It really is all in the name – fancy having a tree that produces soap-filled berries!
Mother Nature really showed off with these little gems, which happen to be cousins with the commonly known lychee. The dried shells of this fruit contain saponins, a natural detergent that reduces the surface tension of water to lift dirt and grease. Soapberries have antibacterial and anti-fungal properties. They are perfectly suited for so many cleaning and body care applications. I’m obsessed with their awesomeness.
Soapberries are so gentle on the skin, hypoallergenic and non-toxic. They are grey-water safe, don’t have a strong scent and are completely biodegradable – simply throw them in your garden compost when you’re done.
Unfortunately the soapberry tree or ‘Sapindus Mukorossi’ doesn’t grow here in Australia. But we can get our hands on the dried shells of these incredible berries and use them to clean, wash and shampoo.
How Do They Work, Exactly?
Soapberries contain saponins which is a substance produced by plants in an anti-microbial effort to protect its seeds – it tastes bad to insects. So, when soapberries are placed in water (warm is ideal but not essential), the saponins are released and act to lift dirt, grease and grime.
If you’re making the transition directly from mainstream detergents, you’ll notice that the gentle bubbles created only foam for a short while, but the cleaning efficiency remains high. Can I remind you that bubbles aren’t necessary to achieve ‘clean’? I can’t stress this enough. We’ve been conditioned to expect big bubbles in the sink, a thick lather on hair etc., but I can assure you that this is absolutely not necessary. The synthetic chemicals used to achieve bubbles, like SLS/SLES, are not ingredients you want having prolonged contact with your skin. Not only are there contamination concerns and the potential for harmful by-products to be created when they combine with other ingredients, but they have also been found to be toxic to aquatics (and where do these products go – straight down the drain).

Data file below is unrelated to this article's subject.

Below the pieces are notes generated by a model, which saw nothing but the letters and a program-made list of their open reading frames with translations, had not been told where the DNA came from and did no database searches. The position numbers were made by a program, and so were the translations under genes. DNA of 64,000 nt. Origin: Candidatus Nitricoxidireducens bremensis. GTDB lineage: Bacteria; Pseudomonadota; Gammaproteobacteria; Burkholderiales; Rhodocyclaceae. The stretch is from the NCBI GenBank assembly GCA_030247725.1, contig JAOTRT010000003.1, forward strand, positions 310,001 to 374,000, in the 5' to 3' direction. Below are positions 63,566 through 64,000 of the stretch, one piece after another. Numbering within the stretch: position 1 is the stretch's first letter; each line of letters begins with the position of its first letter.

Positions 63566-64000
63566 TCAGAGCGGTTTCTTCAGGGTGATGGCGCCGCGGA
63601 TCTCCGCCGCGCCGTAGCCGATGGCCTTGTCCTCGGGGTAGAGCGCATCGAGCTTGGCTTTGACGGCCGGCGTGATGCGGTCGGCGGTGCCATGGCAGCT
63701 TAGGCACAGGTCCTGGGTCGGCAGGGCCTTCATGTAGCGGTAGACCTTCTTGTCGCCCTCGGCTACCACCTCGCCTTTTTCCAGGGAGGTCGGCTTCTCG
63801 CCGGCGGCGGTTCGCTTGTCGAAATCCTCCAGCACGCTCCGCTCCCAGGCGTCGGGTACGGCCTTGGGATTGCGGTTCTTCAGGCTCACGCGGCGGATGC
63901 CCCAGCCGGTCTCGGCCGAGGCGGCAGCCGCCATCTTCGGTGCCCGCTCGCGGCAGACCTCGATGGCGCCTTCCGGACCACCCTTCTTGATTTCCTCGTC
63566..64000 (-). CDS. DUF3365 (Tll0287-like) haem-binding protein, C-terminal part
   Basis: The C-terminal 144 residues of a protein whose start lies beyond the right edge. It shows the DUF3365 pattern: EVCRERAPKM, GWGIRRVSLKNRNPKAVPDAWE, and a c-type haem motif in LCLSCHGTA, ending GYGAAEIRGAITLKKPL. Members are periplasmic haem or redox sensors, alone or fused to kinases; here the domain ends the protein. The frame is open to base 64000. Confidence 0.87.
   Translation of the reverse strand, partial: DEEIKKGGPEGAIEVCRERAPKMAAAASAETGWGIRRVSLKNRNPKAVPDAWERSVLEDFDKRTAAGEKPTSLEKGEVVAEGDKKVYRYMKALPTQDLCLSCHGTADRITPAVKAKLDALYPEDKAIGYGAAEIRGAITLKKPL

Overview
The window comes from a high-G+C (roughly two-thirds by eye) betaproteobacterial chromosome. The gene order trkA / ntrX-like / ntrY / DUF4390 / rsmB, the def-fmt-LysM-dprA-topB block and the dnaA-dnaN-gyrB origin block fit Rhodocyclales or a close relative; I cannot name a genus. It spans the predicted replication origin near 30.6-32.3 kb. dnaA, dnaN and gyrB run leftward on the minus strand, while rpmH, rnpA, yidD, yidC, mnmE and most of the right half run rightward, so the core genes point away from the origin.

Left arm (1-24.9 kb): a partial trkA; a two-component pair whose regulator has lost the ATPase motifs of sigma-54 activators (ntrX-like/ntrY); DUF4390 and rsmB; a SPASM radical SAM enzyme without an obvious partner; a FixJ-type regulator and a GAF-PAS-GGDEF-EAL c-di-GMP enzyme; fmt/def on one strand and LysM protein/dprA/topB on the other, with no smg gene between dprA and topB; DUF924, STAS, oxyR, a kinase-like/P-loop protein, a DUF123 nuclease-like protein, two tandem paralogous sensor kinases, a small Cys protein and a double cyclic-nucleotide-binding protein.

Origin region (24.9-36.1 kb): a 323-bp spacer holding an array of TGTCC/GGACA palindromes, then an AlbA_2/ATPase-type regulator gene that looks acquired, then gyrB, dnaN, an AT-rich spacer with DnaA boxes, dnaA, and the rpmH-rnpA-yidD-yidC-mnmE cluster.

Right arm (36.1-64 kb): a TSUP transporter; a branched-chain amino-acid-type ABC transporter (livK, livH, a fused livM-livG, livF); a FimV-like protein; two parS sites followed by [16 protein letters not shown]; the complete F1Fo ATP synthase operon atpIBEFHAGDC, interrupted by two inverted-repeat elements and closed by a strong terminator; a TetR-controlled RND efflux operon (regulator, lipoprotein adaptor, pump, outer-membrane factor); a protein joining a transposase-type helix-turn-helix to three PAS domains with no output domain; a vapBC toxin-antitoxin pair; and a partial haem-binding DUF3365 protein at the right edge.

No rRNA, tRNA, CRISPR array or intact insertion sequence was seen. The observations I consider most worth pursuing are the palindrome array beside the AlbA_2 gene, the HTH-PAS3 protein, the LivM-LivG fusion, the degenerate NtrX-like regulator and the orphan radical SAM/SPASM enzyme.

Simple Uses For Soapberries
〉Check my Soapberry Master Stock recipe here. So easy!
〉Soapberry stock is so adaptable, not only for cleaning, but perfect for body and skin-care applications. I use the Soapberry Master Stock for clothes washing, dishwashing, cleaning surfaces and even shampooing hair.
〉5 soapberries in a cotton bag, thrown in with your next load of laundry will effectively clean your clothes. Warm water is ideal, but not necessary – just note that the soapberries won’t last as long with warm water as they will with cool. You should be able to get about five washes out of the same lot of berries. Just let them dry between washes to keep them fresh and ready to reuse. If you find your clothes aren’t washing as well as you’re used to, you might want to boost the cleaning power in your next load with a tablespoon of sodium percarbonate. Or try my Stain Solution for the particularly grubby items.
〉If you prefer an actual ‘washing detergent’ then check out my recipe for Liquid Laundry Detergent here.
〉I like to throw 3-4 soapberries in a jar with 1 cup of warm water, shake until foamy, and then empty into a sink for dishwashing. Dry the soapberries out between uses (I just use the lid of the jar and leave it under the sink) and reuse 4-5 times.
Where Can You Find Them?
A quick search online should provide you with a few options, however, I highly recommend That Red House. Talia, Adelaide-based founder of TRH, is my favourite supplier of organic soapberries. She is doing amazing things in this green DIY space; her intentions are pure and genuine – she and her team sincerely care about the health of the planet as well as helping people consider their waste and use of toxic products.